The Federal Government has confirmed it is considering a policy requiring Australian internet providers to retain precise data on how their users are using the internet, with the potential to include information on emails sent and — reportedly — their web browsing history.
“The Attorney-General’s Department has been looking at the European Directive on Data Retention, to consider whether such a regime is appropriate within Australia’s law enforcement and security context,” a spokesperson for the department confirmed via email today. “It has consulted broadly with the telecommunications industry.”
The spokesperson’s confirmation was also contained in a report by ZDNet.com.au (which broke this story), which stated that ISP industry sources had flagged the potential for the new regime to require ISPs to record each internet address (also known as URL) that an internet user visited.
Delimiter has contacted spokespeople from major ISPs such as Telstra, Optus, iiNet, Internode and Adam Internet to ask for a response on the matter, as well as the Internet Industry Association, a group which represents the ISPs. The office Communications Minister Stephen Conroy and the office of Attorney-General Robert McLelland have also been contacted for comment on the matter.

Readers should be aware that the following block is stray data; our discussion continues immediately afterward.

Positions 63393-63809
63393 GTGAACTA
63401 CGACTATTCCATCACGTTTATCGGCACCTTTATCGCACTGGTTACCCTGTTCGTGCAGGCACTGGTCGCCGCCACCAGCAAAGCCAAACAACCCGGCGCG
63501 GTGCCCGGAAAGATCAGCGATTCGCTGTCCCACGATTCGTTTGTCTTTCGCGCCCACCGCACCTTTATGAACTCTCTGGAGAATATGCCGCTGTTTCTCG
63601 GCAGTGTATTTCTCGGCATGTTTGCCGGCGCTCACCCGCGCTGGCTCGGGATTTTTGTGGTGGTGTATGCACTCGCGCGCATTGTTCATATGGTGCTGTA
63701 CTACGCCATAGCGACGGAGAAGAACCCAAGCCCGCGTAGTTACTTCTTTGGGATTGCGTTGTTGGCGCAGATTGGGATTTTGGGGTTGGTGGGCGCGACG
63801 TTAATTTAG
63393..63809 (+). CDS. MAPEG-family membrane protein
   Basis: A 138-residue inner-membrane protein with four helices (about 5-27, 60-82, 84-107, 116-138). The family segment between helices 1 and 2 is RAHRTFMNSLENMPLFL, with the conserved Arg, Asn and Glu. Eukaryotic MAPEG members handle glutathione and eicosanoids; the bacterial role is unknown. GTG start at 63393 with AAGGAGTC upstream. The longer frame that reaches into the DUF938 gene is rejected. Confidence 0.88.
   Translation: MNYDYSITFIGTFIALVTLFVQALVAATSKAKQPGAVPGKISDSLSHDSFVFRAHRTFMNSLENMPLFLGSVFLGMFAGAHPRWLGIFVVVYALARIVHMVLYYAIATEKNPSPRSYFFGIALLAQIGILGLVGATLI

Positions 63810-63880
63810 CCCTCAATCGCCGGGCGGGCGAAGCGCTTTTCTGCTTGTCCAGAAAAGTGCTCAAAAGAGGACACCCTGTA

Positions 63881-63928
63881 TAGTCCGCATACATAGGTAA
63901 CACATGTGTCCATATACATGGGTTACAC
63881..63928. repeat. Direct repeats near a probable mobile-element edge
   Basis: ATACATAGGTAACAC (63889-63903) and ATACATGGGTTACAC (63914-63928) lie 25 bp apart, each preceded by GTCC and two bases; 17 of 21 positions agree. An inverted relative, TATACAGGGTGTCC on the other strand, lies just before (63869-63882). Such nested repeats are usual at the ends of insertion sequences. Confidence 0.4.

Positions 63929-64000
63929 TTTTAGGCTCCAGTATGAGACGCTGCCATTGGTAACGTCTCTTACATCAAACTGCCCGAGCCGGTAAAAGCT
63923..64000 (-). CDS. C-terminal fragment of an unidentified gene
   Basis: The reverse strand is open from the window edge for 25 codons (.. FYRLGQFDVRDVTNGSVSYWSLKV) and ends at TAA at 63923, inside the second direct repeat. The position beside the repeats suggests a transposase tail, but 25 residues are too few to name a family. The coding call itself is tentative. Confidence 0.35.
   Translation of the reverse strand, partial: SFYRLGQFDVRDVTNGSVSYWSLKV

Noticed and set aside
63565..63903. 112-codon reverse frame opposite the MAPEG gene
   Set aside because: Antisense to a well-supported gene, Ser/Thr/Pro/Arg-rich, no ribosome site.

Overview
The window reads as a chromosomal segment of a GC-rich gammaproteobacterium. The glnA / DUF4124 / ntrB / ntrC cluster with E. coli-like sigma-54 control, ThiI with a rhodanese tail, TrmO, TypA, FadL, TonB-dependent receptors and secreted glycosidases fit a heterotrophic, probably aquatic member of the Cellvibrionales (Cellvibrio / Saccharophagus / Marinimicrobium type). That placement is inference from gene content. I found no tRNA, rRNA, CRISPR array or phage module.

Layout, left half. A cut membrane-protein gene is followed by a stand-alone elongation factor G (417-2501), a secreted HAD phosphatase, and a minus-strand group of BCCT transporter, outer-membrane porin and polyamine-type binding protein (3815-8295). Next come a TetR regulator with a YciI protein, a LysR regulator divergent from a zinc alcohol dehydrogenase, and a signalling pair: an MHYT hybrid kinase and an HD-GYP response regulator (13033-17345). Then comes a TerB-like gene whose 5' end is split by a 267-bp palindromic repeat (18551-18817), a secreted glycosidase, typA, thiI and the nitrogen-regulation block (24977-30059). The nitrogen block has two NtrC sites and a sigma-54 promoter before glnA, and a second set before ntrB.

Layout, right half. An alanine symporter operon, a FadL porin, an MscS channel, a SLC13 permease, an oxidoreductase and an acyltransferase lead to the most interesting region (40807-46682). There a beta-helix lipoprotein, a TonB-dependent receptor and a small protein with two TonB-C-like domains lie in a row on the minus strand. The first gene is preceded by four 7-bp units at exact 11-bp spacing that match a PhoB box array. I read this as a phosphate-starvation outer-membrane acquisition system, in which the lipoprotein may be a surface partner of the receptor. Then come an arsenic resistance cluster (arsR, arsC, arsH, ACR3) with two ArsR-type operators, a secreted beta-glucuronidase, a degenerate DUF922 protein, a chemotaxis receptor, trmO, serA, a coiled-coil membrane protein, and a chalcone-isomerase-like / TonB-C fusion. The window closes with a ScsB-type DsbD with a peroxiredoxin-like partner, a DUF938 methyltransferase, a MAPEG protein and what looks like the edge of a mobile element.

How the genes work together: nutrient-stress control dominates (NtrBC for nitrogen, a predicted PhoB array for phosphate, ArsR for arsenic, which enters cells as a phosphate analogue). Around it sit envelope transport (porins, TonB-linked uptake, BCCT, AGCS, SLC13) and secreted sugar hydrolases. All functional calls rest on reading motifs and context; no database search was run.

The European Directive on Data Retention (2006) requires communications providers to retain a number of categories of data relating to their users.
Broadly speaking, they must retain data necessary to trace and identify the source, destination, date, type, time and duration of communications — and even what communication equipment is being used by customers and the location of mobile transmissions.
According to the directive, where internet access is concerned, this means the ISPs must retain the user ID of users, email addresses of senders and recipients of email, the date and time that users logged on and off from a service, and their IP address — whether dynamic or static applied to their user ID.
For telephone conversations, this means the number from which calls were placed and the number that received the call, the owner of the telephone service and similar data such as the time and date of the call’s commencement and completion. For mobile phone numbers, geographic location data would also be included.
The EU directive requires that no data regarding the content of communications be included, however, and it has directives regarding privacy, including the fact that data would be retained for periods of not less than six months and not more than two years from the date of the communication.
Any data collected is to be destroyed at the end of that period.